The increasing importance of credit union financing in small business operations and lending has recently been the topic of an SBA Advocacy report. As of this posting, a million customers have moved their checking and savings plans from banks to credit unions. Coincident to the Occupy Wall Street activity and prompted by Bank of America’s ill-advised debit card fee, credit unions are swamped by applicants while major banks don’t even seem to notice. What does this “revolution” mean to small businesses?
As recession-bound banks hold back on loans to small businesses, credit unions are taking the initiative. And, with their sudden growth in deposits, they appear ready to move aggressively when Congress raises their cap on loans.
The Small Business Administration watched bank lending to small business decline by 6% in 2010. It also reports credit union financing increased by a comparable percentage. Still, commercial banks lend 200% more than credit unions, so we will have to see if this trend continues. Nonetheless, it’s worth looking at your local credit unions to see what they can do for your small business.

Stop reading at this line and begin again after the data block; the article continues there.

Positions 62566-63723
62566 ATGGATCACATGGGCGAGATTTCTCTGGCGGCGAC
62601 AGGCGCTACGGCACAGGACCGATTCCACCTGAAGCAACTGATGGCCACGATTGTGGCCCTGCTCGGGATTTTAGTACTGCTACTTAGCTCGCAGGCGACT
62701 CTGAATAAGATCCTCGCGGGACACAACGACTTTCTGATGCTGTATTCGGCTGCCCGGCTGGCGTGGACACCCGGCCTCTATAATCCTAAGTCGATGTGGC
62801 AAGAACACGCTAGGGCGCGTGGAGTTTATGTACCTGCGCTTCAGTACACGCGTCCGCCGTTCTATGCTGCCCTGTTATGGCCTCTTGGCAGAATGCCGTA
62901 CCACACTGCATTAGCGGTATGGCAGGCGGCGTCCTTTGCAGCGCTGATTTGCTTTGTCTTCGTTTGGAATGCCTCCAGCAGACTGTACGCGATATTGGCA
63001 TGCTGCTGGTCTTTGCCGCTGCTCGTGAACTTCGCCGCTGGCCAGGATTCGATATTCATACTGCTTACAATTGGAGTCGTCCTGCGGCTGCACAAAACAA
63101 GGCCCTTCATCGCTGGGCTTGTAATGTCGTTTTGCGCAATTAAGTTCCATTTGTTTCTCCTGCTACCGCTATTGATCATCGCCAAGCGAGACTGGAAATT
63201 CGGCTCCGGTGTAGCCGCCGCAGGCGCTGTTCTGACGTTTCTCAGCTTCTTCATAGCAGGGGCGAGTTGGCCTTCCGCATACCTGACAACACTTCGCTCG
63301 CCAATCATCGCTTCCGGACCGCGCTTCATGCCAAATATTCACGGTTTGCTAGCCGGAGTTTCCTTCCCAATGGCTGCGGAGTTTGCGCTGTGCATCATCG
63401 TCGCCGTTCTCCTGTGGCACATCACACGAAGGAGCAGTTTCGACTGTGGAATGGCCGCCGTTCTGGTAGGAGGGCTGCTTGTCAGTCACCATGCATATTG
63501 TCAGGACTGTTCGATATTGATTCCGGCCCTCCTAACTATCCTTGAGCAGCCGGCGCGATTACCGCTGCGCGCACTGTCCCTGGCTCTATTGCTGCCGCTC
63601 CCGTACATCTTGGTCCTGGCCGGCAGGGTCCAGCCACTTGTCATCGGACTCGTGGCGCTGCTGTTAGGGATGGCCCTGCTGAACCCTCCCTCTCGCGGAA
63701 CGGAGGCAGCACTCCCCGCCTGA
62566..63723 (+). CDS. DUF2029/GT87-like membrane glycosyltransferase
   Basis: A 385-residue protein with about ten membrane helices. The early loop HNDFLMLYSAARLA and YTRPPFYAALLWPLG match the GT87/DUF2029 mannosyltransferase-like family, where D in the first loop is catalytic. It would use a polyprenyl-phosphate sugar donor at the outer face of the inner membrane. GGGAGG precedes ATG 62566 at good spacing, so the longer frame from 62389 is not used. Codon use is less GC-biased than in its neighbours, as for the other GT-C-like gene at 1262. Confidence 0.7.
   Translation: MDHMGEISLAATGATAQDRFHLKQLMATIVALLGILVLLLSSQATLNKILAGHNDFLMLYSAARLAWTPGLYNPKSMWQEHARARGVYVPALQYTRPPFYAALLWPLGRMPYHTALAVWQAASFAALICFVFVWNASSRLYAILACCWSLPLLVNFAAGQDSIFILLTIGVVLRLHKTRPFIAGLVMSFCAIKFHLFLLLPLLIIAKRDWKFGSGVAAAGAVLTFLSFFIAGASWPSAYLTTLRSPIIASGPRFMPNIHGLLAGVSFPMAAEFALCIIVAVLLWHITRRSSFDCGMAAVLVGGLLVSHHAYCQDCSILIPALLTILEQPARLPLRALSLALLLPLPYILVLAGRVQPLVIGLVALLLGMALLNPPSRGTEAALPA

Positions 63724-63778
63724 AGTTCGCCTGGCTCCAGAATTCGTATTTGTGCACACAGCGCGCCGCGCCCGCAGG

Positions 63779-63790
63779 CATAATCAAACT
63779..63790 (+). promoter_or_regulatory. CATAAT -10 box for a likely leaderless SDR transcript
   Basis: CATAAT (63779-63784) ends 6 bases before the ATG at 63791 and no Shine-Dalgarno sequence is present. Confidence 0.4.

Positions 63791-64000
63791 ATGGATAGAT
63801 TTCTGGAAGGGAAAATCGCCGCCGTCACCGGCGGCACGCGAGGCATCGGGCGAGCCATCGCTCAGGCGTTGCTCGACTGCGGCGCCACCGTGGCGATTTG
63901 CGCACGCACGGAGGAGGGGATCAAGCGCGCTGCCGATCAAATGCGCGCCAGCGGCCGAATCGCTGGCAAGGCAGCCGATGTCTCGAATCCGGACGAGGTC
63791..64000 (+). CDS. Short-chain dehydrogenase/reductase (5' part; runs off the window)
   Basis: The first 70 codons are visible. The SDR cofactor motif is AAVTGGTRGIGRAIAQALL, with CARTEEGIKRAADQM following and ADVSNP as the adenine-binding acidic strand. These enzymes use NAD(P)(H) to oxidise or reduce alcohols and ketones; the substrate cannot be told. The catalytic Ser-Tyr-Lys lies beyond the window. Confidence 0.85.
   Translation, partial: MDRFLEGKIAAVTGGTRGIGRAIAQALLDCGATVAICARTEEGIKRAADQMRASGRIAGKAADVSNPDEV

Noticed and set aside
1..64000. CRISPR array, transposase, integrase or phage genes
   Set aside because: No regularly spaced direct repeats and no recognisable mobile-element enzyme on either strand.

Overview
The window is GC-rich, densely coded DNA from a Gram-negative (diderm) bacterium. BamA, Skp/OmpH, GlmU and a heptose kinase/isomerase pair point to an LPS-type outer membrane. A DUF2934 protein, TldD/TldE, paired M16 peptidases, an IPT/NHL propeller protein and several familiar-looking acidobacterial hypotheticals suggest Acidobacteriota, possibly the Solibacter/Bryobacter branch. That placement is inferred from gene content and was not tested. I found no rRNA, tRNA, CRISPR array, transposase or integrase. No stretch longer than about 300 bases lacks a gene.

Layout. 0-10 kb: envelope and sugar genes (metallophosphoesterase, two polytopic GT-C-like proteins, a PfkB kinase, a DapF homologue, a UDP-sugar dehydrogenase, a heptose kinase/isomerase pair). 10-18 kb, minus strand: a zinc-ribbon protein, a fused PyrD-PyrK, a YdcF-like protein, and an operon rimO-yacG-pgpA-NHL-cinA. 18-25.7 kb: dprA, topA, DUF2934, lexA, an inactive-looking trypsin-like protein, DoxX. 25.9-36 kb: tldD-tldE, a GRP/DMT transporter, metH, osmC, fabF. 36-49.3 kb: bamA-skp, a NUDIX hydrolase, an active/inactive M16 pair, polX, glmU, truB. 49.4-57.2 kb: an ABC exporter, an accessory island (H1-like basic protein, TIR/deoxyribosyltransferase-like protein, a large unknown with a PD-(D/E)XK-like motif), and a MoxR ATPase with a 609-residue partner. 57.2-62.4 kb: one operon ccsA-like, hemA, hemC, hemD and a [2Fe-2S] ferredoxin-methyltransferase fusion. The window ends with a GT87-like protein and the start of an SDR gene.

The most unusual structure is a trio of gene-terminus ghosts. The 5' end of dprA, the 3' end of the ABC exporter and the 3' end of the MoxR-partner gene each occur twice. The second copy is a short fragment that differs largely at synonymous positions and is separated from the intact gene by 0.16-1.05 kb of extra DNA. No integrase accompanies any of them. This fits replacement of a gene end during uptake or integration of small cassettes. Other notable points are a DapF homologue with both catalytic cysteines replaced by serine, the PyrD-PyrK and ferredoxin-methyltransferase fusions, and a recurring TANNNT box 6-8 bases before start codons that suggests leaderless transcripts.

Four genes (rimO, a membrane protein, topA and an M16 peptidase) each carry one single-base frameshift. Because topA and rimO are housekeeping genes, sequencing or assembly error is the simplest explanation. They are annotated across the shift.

For starters, credit unions account for only 5% of the total lending pool. However, the Small Business Lending Enhancement Act, introduced to Congress in March, could raise the current lending cap to 25% of their assets. This more than doubles their lending potential. With their lending cap raised and their influx of deposits, credit unions will expand, multiply, and hire.
It is also likely that, as economic confidence returns, lending underwriting guidelines will loosen allowing businesses to borrow more with less secure experience and collateral. Among other things, credit unions are exempt from federal corporate income taxation. They do not belong to the FDIC; instead, they have a separate deposit insurance system and fund – with lower premiums. Such features help them to provide lower-priced products and services. They are non-profits, and this may reduce performance incentives for management.
Small businesses have been underserved by banks in recent years – despite a $30 billion commitment by Washington. In addition, only 30% of the nation’s credit union lend to small businesses. But, credit unions are seeing gold in the weaknesses in today’s bank market and are upping their staff training to underwrite and market small business loans.
Give it some thought: look at what your local credit unions can do for you, check their credibility with CUNA, move your money if and when it is in your own interest. Remember, that most credit unions – unlike banks – are local and “behave” like small businesses in your community. You may find you have a lot in common.
by Steven Schlagel